Unclear And Unfair Food Hygiene Regulations May Damage Small Businesses
The Introduction of food hygiene scores for establishments selling food has been criticised by small businesses.
February 3, 2013 (Newswire.com) - On the face of it, it is a very good idea that should reap only positives and innumerate benefits. Scoring establishments that sell food on a scale of 0-5 (with 0 being the lowest and 5 the highest) based upon their food hygiene standards should encourage businesses to improve their food safety standards and help customers choose the most hygienic outlets.
However, the unclear and inconsistent scoring system has prohibited many establishments achieve the score that they believe that they deserve. The scoring system has been let down due to an inconsistency within the reviewers and even the dependency upon correct paperwork. An outlet may be marked down significantly if they have not submitted all of the correct paperwork even if the food safety standards are very high.
This in particular is having a negative effect upon smaller businesses due to their limited resources. Whilst larger businesses may be able to dedicate a team or an individual to the task of submitting the paperwork, smaller and new upstarts may struggle to find the time to keep abreast of all of their administrative duties. Sheron Jones operates a small sandwich bar and bemoans the impact that paperwork has upon the score that she received, she mused:
"People looking at my three-star will think we're not keeping it as clean. I think it's very unfair. They could make the paperwork easier for businesses. I used to work in a bank so I know paperwork - and it's not straightforward."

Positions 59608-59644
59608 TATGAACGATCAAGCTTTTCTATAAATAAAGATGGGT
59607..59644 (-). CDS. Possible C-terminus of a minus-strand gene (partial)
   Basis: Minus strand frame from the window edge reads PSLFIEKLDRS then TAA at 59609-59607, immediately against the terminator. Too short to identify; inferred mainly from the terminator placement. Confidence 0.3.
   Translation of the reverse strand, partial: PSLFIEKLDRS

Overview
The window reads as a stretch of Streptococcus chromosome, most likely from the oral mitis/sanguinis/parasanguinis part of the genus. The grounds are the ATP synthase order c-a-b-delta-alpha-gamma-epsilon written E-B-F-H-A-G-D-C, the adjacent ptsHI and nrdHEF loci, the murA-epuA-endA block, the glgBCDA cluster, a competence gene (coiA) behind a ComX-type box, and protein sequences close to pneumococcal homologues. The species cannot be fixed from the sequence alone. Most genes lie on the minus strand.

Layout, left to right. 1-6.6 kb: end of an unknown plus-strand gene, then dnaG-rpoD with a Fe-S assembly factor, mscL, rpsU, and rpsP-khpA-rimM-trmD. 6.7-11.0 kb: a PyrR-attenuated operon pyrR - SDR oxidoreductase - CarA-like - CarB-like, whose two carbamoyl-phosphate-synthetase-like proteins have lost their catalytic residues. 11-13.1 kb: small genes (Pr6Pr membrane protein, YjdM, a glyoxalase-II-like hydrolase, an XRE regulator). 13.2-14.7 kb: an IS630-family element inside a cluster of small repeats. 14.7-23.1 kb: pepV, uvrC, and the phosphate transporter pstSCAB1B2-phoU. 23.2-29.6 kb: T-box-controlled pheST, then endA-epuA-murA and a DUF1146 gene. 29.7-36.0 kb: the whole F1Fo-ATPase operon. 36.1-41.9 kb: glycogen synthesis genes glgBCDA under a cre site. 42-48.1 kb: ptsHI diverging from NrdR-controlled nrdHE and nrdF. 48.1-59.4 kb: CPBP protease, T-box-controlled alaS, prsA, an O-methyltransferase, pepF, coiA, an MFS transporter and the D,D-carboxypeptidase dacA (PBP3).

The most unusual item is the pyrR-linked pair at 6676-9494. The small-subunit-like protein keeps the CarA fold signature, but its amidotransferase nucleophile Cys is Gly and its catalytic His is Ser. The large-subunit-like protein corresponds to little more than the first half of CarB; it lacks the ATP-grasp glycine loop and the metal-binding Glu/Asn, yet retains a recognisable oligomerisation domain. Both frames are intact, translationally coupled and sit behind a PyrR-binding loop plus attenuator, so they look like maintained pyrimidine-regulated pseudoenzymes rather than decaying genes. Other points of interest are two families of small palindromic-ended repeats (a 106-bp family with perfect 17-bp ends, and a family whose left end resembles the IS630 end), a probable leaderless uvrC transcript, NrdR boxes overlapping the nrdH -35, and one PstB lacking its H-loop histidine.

Furthermore, smaller businesses may not be able to keep on top of superficial cleaning duties with the same ease as businesses who can afford to employ dedicated cleaning staff.
Incredibly, in some circumstances the score depends entirely upon the individual marking the establishment. Andy Griffiths, who runs his own butchers, was affected by such inconsistencies. He revealed: "On a previous visit, I had a complaint that there was blood on a door handle of the fridge and then another person came in and said, 'You're a butcher's shop - so you're bound to have a bit of blood somewhere'."
The scheme is currently operating in parts of Wales but may become law within the year. A spokesperson for the Welsh Government enthused about the scheme: "Food hygiene is essential for the protection of public health. The rating scheme will help drive up standards, so it will benefit both consumers and businesses alike.
"The scheme will enable consumers to make more informed choices about where they choose to eat or shop for food, while good food hygiene means a higher rating which is good for business.
"If the Bill becomes law, it is expected that the mandatory scheme will not come into operation until late 2013, allowing businesses to prepare."